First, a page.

Sales of such asset-backed securities reached 6.2 billion yuan (US$890 million) between January and June, the highest for the period since Beijing resumed a trial program for the product in 2016.
SHANGHAI (July 13): Chinese commercial banks issued a record first-half amount of bond-like securities backed by soured loans this year, as a virus-induced economic slowdown brought on a fresh wave of financial stress.
Sales of such asset-backed securities reached 6.2 billion yuan (US$890 million) between January and June, the highest for the period since Beijing resumed a trial program for the product in 2016, according to data from Shanghai-based Heyi Fintech, an information provider that focuses on the sector.
The issuance boom of the structured notes, which essentially use cash-generating assets from loans to leases and credit card debt as collateral, comes as a reminder of the growing pressure on China’s banking sector, following the worst economic contraction in decades.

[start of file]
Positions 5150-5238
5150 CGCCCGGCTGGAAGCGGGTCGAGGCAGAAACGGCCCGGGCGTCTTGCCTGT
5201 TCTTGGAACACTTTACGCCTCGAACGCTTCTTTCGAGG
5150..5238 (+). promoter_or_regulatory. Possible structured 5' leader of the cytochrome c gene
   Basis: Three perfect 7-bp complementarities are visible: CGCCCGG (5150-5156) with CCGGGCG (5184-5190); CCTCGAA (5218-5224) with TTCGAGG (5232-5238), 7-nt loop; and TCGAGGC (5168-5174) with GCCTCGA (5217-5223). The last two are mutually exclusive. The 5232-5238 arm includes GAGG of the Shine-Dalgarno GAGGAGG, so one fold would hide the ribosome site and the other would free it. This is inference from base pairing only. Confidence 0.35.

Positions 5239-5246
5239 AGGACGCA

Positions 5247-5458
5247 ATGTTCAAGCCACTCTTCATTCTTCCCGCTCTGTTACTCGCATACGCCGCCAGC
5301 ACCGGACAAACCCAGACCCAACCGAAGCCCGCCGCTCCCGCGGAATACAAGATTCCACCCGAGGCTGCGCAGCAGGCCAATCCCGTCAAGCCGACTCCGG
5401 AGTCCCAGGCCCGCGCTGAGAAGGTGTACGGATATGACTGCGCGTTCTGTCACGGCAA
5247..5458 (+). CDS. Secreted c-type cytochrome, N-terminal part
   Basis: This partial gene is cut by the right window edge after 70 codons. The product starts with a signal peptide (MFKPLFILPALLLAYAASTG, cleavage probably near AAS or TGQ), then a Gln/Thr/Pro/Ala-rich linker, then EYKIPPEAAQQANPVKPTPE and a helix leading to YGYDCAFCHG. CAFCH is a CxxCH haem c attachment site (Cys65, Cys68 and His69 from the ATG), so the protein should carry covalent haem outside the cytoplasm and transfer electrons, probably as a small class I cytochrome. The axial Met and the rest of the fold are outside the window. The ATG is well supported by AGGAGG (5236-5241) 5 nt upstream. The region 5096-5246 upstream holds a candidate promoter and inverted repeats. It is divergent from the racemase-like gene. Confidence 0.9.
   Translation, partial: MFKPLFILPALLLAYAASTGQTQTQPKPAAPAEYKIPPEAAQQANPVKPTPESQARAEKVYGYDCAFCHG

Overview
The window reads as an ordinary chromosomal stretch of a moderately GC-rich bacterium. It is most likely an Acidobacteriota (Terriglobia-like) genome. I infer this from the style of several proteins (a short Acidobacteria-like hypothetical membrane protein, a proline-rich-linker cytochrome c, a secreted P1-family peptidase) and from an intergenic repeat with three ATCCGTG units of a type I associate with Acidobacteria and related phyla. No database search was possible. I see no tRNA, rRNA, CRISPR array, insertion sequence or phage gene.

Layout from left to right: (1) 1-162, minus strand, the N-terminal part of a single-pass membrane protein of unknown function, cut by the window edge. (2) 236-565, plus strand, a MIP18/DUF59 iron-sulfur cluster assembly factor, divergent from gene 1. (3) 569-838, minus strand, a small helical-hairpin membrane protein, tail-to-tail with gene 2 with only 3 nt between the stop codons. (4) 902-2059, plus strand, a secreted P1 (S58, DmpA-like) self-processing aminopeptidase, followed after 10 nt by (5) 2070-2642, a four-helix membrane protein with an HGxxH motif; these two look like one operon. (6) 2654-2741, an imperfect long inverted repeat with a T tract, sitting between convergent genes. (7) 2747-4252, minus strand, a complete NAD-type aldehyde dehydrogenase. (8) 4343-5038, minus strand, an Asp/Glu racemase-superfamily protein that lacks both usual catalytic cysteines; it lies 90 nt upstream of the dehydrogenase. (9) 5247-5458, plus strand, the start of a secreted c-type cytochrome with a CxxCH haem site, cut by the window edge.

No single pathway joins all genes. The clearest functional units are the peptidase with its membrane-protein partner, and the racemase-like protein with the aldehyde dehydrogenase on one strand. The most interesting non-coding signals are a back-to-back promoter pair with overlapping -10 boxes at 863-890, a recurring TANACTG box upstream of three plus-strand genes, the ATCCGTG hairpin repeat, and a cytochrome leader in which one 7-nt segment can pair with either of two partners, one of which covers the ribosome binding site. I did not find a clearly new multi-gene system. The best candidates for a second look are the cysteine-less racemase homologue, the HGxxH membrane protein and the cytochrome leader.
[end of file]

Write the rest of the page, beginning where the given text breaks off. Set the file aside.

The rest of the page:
“There is a delay in recognition of bad assets, as banks have been offering firms with preferential policies including extension in repayment of principal and interest,” Wang Xiaoyu, director of structured finance at China Chengxin International Credit Rating, said. “So commercial banks’ incentives to issue ABS backed by non-performing loans will remain strong in the second half year, as they’ll continue to face big risks from bad assets.”
Regulators have been promoting the NPL-backed securities as a way to free up lenders’ balance sheets and effectively pass on the risk to investors. Chinese lenders have sold about 110 such
securities with a combined value of 65 billion yuan since 2016, data from Heyi Fintech showed.
Beijing kicked off a broader pilot project of asset-backed securitisation in 2005 but suspended it, following the onset of the global financial crisis. It resumed the program for some types of ABS in 2012 but didn’t end its ban on NPL-backed deals until four years ago.
Chinese commercial banks’ NPL ratio nudged up 0.05 percentage point to 1.91% at the end of March, even as lenders deferred payments on and rolled over 1.5 trillion yuan in loans.
Beijing has since allowed banks to take a more lenient approach on how they classify bad debt.